Wednesday, 12 November 2008

Leftist Infighting Makes Me Sad

So I was just reading this (excellent and thought-provoking) op ed on Prop 8 in the LA Times, where Jasmyne Cannick gives a pretty damning indictment of the white bias in the No on 8 campaign.

I think it's one of the best op eds I've read about race and the vote in California, but then I spent all day reading about coalitional politics and kept coming across that Gloria Anzaldua quote about the queer somehow crossing racial and ethnic boundaries, and then I started thinking about what an actual progressive agenda founded on coalitional politics might look like. And I still have no idea (although I think I'm convinced that particular niche issues aren't as useful as a strategy that focuses on broader agenda items like equal opportunity programs, privacy legislation, and better funding for public services), but toying with the idea took up the better part of my afternoon. So maybe No on 8 didn't do a great or even passable job of reaching out to minority groups and building a coalition, and there are obvious reasons why marriage isn't a priority for everyone, but I do want to believe that it's possible to rally behind an issue when it's not at all relevant to your daily life, and that's where I think the tone of the op ed sat uneasily with me. I understand why people would care less, structurally, but the progressive agenda is doomed to fail unless people care about issues that have nothing to do with them but do have to do with justice, equality, and opportunity. And that includes making white, privileged people care about racial profiling and prison abolition just as much as it includes working with disenfranchised communities, because let's be honest, it probably makes sense to demand that the well-resourced, privileged groups do their part before they start asking marginalized groups to line up behind their agendas.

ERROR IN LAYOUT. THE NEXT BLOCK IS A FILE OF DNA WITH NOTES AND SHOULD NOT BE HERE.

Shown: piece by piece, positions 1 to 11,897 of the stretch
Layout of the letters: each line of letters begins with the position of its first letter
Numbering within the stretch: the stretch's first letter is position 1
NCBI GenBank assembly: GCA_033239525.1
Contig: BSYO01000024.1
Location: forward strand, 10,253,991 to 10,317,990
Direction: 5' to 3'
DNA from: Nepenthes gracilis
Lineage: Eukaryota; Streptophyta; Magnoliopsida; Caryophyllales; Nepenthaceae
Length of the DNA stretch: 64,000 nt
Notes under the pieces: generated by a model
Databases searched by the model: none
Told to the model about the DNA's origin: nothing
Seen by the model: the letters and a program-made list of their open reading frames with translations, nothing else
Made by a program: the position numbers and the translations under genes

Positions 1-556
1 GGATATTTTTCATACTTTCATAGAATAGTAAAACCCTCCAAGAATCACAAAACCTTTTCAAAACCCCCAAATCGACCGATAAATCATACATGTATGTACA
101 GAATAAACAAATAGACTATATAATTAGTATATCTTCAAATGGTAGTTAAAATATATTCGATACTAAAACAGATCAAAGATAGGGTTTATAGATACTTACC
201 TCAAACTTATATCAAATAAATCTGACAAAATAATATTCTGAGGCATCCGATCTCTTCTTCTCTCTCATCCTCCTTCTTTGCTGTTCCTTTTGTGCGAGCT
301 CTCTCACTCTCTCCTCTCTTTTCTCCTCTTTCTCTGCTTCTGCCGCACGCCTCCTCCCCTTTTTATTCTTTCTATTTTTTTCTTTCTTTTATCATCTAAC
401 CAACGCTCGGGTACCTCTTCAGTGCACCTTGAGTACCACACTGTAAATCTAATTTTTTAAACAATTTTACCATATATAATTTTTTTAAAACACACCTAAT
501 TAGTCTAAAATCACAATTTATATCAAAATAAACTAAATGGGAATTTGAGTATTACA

And this is why I transcribed one interview today. Frown.

1 comment:

Marcel said...

I 100% agree with you about getting people to "care about issues that have nothing to do with them but do have to do with justice, equality, and opportunity." I think that's the direction that organizations like the Center for Rural Affairs need to go.

It isn't enough to try to pick off votes on the Ag Committee, or to have Michael Pollan nattering on about eaters' rights in the New York Times. There has to be a way of framing rural development issues in terms of social justice, and building a coalition of folks who hail from rural communities and knowledge-economy cities and Panera-strewn exurbs. If the greatest export of rural America is its young people, then there's got to be some way to mobilize those young people even if they no longer live in rural areas.

That's why I think the Center needs to take you Rhodies out for hors d'oeuvres, just like Google did. See? It's all starting to make sense.